Rackspace Holdings wants to keep the pressure on Amazon and anybody else pursuing proprietary agendas in the cloud.
The managed hosting and cloud computing platform provider today announced that 40 companies are now part of the OpenStack ecosystem, which Rackspace launched six months ago in conjunction with NASA. The latest member of the ecosystem is Internap Network Services Corp., which today launched the beta of Internap XIPCloud Storage, a public cloud storage service that leverages OpenStack technology such as the Object Storage software
OpenStack is a suite of open source technologies that collectively make up a cloud operating system. Rackspace is using OpenStack as the enabling software to power a variety of public and private cloud computing services, while NASA uses it for its internal private cloud computing platform. Other companies that have committed to supporting OpenStack include Dell, Microsoft, Citrix, Intel and Advanced Micro Devices.
According to Jonathan Bryce, chairman of the OpenStack project oversight committee, the OpenStack software developed by Rackspace and NASA is starting to pick up momentum because both cloud computing service providers and internal IT organizations are starting to appreciate the extensibility of the approach.
Rather than being totally dependent on one vendor, the OpenStack approach, says Bobby Minnear, vice president of engineering for Internap, allows users to mix and match components as they see fit, or add other modules that extend the functionality of the core OpenStack platform.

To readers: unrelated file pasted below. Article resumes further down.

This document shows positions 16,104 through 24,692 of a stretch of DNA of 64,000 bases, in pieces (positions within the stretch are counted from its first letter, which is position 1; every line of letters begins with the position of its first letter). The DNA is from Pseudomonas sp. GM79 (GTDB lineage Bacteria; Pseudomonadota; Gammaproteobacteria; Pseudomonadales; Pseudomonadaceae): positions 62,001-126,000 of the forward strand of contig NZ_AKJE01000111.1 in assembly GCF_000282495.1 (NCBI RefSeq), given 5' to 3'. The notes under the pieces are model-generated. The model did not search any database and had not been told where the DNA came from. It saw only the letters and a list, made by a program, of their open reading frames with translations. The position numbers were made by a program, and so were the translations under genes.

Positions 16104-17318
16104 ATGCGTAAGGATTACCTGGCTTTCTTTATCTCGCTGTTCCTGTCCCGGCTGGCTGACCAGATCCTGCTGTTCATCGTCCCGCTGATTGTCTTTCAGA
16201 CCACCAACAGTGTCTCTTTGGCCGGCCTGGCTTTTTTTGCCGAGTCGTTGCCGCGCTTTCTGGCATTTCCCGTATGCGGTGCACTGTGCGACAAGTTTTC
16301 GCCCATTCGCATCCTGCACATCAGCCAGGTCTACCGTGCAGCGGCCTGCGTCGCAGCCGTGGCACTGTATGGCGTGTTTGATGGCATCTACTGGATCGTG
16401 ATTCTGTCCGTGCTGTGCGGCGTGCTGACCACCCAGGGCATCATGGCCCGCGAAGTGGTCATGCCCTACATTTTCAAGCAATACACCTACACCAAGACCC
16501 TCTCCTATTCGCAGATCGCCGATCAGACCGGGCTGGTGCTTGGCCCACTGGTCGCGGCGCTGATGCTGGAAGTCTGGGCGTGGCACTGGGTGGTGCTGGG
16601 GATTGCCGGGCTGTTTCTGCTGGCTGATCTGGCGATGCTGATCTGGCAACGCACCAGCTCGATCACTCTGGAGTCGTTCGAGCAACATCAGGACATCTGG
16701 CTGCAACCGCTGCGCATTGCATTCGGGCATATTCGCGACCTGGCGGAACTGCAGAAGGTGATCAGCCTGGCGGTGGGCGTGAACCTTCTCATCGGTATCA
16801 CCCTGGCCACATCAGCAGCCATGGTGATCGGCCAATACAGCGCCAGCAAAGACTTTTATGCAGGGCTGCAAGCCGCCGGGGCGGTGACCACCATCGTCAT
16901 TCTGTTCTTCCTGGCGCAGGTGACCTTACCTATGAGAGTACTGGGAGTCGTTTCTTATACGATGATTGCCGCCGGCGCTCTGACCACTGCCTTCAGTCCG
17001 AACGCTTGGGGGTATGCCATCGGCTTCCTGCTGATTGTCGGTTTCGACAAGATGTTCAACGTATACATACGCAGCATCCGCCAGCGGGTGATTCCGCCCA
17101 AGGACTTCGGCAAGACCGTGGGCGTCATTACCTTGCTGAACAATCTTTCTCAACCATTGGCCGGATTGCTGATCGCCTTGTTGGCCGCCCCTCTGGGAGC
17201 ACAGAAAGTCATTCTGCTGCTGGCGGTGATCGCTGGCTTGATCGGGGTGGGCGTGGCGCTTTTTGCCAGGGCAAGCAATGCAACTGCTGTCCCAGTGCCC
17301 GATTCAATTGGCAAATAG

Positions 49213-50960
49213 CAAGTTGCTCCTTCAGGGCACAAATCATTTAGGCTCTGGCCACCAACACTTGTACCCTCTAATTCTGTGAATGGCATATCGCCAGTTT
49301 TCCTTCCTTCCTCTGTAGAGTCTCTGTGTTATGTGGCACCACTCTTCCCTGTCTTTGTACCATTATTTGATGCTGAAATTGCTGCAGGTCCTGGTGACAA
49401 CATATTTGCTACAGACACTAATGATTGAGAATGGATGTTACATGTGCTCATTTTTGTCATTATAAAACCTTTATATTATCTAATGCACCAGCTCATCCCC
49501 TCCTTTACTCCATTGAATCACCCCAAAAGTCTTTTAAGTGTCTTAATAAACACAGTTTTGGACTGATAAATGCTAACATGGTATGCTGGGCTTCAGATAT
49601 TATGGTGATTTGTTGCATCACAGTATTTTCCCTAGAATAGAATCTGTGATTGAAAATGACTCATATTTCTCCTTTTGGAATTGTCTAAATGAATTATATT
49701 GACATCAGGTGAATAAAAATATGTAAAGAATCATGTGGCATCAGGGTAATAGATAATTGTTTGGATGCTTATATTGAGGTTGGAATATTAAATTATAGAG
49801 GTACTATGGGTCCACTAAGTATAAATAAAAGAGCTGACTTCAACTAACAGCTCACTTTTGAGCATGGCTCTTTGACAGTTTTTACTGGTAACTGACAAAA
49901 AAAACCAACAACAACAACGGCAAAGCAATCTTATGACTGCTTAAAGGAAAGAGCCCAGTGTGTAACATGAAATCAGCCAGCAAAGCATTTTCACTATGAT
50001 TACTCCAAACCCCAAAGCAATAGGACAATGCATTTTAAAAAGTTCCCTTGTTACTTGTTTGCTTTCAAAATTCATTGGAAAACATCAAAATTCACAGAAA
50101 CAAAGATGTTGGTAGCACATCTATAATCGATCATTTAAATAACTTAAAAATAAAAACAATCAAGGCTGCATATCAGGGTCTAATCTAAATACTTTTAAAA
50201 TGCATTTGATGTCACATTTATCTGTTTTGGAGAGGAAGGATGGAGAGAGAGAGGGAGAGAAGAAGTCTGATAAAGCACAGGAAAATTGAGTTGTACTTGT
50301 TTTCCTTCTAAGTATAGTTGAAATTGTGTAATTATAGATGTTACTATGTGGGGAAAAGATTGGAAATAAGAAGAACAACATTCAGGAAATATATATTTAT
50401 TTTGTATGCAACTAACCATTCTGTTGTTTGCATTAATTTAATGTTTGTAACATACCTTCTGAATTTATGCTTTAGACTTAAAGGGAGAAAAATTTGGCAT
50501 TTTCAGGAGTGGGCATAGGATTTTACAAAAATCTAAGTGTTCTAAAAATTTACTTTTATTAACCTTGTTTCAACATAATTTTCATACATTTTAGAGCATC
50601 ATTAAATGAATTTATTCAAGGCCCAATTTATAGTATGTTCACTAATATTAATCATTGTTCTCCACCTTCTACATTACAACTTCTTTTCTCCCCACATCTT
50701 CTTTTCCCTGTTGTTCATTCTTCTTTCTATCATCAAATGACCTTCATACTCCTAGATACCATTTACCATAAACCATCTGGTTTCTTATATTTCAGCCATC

As cloud computing evolves, IT organizations are going to be looking for federated architectures that allow them to integrate with not only multiple cloud computing service providers, but also private clouds set up by companies they do business with.
The Amazon approach to cloud computing is wrapped in proprietary APIs that many IT organizations find arcane. For cloud computing to truly thrive, the IT industry as a whole is going to need to promote open standards that give customers a maximum amount of flexibility, says Minnear.
There's no doubt that in the rush to establish cloud computing, proprietary approaches were a necessary evil in the absence of any real open standards. But as 2011 continues to evolve, it's pretty clear that cloud computing standards are rapidly catching up to the overall market. And once that happens, what was once acceptable today is going to look like a blatant attempt to lock customers into a particular vendor tomorrow.